Bearflag70 Bearflag70 is offline
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Originally Posted by Bearflag70 View Post
Diagnostic at dealership $135.
Local mechanic: $50
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  #17  
Old 09-01-2010, 05:06 PM
El Nene El Nene is offline
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Originally Posted by samclem View Post
Ohio here. I've had my CEL on for about a year. I know what the problem is--catalytic converter needs replacing. 2003 Camry.

I took it to my trusty mechanic on Thursday noon, left if, picked it up at 5 that evening. He said, yep, you need a new $900 Toyota Catalytic converter. I said, sometime when I get the money. The check engine light was off when I picked up the car. I got up on Friday AM and drove it on the highway for 15 mins on the way to the Inspection. Light was still off. Was through the inspection in 10 mins, passed.

Just an anecdote.
I did the same thing three years in a row with my 97 Corolla. I would've done it a fourth time but the light wouldn't stay off long enough so I had to get it fixed.
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  #18  
Old 09-01-2010, 09:40 PM
Anachronism Anachronism is offline
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Quote:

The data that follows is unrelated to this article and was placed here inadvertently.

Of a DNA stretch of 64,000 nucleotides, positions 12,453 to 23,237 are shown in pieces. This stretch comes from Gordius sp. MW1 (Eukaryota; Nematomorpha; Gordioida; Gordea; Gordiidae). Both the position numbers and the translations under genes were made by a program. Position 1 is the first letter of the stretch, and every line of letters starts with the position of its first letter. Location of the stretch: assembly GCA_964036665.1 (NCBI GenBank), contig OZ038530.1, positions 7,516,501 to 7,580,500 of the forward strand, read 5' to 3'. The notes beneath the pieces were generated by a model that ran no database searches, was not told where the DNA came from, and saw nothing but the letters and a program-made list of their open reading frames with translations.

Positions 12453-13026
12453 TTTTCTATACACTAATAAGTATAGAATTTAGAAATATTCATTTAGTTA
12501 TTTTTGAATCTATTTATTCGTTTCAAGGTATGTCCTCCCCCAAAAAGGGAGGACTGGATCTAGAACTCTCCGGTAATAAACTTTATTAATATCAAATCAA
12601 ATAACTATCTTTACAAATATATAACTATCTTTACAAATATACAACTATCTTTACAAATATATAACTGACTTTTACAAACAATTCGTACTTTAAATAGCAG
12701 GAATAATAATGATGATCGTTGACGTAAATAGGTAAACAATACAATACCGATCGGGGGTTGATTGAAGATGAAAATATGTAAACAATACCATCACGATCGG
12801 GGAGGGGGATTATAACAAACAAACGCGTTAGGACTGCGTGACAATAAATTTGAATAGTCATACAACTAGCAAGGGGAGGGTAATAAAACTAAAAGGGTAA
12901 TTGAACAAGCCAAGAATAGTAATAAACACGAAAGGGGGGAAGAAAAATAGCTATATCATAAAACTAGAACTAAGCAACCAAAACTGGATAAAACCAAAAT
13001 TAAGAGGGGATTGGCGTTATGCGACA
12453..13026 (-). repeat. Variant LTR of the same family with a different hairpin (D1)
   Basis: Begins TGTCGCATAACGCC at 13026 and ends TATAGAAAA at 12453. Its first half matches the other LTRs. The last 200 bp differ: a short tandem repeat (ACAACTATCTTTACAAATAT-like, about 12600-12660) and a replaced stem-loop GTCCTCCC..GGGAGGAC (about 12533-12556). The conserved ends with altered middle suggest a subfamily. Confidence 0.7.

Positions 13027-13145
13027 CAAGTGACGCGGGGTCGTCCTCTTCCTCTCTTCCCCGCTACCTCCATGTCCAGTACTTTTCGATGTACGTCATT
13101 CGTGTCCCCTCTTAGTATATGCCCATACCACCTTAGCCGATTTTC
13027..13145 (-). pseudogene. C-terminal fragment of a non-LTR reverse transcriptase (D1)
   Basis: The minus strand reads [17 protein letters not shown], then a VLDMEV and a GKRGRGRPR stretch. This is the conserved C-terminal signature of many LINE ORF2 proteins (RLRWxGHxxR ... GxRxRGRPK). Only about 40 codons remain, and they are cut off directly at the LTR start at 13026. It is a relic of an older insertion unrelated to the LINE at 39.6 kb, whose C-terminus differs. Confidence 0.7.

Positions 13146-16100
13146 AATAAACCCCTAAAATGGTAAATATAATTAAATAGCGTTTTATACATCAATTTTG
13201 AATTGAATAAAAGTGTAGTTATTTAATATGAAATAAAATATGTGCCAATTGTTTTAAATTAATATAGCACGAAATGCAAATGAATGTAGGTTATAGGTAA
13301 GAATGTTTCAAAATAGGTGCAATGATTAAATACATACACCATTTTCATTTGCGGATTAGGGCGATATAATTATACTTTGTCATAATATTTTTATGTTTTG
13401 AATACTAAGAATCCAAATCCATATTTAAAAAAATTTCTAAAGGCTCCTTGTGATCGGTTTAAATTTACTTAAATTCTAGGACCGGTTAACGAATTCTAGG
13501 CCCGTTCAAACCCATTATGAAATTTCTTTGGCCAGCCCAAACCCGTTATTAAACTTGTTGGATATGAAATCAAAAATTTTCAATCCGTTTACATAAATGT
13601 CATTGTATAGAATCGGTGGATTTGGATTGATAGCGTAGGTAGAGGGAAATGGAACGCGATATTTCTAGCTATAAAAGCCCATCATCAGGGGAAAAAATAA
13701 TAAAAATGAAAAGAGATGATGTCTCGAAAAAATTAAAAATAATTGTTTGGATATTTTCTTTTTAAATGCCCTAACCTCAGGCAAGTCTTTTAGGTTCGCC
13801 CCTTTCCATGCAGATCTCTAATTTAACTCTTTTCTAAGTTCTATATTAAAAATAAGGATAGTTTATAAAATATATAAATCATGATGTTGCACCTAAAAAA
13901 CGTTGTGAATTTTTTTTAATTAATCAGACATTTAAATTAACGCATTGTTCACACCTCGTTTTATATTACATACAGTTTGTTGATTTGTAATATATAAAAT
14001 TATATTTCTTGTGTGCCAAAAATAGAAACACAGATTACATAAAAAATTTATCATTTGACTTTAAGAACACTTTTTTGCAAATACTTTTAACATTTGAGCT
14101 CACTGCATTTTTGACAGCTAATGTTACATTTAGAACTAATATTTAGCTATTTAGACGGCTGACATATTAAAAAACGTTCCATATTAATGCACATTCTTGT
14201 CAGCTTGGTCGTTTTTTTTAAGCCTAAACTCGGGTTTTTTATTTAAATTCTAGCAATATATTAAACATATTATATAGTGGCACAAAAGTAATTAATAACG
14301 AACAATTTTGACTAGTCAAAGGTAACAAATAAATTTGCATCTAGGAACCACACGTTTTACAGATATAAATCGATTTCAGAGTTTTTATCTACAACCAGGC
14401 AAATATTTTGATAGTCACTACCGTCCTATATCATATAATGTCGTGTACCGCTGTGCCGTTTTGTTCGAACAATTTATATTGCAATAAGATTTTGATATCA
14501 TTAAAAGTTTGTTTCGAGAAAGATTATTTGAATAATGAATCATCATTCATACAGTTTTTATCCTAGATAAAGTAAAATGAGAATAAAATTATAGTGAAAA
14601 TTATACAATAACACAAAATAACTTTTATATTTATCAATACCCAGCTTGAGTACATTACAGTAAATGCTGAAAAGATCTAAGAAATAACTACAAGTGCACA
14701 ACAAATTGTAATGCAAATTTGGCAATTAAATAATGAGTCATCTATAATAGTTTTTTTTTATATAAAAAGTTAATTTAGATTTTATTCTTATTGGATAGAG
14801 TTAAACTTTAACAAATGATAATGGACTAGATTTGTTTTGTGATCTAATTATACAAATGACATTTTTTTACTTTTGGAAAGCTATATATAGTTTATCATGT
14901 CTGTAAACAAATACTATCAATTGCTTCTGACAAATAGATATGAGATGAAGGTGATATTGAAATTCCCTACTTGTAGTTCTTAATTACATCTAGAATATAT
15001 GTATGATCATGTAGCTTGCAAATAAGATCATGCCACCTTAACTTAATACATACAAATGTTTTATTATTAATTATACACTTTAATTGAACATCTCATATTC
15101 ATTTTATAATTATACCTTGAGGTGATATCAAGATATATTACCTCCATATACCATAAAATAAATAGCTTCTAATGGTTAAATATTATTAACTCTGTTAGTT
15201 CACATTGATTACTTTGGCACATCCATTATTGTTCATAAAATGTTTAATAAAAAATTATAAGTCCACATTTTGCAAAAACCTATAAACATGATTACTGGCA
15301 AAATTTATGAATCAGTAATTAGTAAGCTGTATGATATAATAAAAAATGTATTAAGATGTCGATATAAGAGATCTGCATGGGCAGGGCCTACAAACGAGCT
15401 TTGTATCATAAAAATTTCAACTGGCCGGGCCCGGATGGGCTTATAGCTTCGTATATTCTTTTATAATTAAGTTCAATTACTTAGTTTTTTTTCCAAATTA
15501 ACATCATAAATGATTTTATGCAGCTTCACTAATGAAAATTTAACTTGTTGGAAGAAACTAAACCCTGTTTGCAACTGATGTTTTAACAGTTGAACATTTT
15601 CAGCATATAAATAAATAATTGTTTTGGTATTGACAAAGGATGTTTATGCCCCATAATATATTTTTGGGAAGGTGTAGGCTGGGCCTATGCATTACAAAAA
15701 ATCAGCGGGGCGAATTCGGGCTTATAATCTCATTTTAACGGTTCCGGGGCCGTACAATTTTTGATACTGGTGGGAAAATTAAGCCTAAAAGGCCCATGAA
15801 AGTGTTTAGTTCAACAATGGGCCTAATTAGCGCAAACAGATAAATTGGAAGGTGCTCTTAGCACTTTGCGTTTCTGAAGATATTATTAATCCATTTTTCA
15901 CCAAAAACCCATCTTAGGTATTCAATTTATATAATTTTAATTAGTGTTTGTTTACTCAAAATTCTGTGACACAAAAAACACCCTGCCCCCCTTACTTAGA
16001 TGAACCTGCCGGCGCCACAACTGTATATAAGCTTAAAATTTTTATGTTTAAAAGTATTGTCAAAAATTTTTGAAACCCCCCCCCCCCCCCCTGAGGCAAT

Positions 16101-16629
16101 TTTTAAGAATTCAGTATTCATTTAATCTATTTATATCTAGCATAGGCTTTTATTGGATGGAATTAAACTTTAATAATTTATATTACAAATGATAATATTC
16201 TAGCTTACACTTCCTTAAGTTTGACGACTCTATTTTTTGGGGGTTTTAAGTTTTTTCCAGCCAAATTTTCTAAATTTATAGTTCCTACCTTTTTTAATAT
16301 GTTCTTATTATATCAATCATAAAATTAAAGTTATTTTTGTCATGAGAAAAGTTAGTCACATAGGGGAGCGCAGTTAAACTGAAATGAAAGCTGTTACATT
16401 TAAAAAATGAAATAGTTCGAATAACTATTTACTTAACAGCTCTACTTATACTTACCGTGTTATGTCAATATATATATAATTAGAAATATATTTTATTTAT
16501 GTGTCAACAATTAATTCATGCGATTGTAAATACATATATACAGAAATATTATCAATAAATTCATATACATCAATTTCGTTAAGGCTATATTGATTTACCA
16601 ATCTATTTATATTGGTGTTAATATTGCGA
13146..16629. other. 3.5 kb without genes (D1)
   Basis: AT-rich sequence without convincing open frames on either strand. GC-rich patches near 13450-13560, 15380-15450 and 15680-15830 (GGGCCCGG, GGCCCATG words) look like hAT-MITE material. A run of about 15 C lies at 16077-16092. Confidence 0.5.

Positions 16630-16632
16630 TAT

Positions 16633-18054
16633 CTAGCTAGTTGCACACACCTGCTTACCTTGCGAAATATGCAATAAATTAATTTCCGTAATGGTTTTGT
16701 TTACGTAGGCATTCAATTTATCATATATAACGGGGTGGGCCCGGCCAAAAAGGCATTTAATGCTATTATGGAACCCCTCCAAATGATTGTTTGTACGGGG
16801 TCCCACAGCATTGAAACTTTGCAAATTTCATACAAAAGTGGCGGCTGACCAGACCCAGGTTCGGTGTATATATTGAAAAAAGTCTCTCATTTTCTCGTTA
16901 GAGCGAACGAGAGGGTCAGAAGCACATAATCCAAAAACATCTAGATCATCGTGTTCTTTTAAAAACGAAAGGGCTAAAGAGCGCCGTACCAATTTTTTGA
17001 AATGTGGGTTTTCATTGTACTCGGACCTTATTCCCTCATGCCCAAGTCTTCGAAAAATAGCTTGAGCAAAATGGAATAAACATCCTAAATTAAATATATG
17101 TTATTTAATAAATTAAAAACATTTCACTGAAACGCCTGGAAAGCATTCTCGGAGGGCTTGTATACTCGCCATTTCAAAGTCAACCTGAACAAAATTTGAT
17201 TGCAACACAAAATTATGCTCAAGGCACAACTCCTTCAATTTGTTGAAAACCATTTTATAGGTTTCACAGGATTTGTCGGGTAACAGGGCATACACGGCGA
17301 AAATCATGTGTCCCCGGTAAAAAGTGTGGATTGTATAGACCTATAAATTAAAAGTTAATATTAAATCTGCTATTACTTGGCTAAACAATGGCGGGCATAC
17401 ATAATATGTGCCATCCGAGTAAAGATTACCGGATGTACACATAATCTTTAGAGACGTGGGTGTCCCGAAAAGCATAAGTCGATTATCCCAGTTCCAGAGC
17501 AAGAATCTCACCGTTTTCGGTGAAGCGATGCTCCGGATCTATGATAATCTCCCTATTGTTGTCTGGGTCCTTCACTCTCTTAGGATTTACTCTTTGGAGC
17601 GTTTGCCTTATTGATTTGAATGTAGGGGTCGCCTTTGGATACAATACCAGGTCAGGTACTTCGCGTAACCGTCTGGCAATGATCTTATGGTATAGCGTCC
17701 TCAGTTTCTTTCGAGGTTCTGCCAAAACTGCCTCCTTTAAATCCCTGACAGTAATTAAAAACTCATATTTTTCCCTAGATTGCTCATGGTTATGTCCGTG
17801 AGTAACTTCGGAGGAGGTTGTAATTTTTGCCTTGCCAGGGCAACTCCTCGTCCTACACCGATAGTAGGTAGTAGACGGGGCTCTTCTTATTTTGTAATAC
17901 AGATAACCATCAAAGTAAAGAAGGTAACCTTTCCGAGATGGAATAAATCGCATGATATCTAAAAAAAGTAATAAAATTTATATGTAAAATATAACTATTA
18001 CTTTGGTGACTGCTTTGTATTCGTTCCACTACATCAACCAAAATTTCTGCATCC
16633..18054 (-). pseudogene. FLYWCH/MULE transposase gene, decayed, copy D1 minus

Originally Posted by Bearflag70 View Post
My CEL has been on for some time now. I think it was a loose gas cap. I tightened the cap, but the light didn't turn off. I hear this is normal as it must be reset.

I am now due for a smog check. Should I go somewhere to check the CEL before I go to the smog station? I don't want to spend a lot of dough just to reset a damn light.
Most auto parts stores will check the code and reset it for free. Try not to go when they are busy.
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  #19  
Old 09-01-2010, 11:20 PM
GreasyJack GreasyJack is offline
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Quote:
Originally Posted by Anachronism View Post
Quote:
Originally Posted by Bearflag70 View Post
My CEL has been on for some time now. I think it was a loose gas cap. I tightened the cap, but the light didn't turn off. I hear this is normal as it must be reset.

I am now due for a smog check. Should I go somewhere to check the CEL before I go to the smog station? I don't want to spend a lot of dough just to reset a damn light.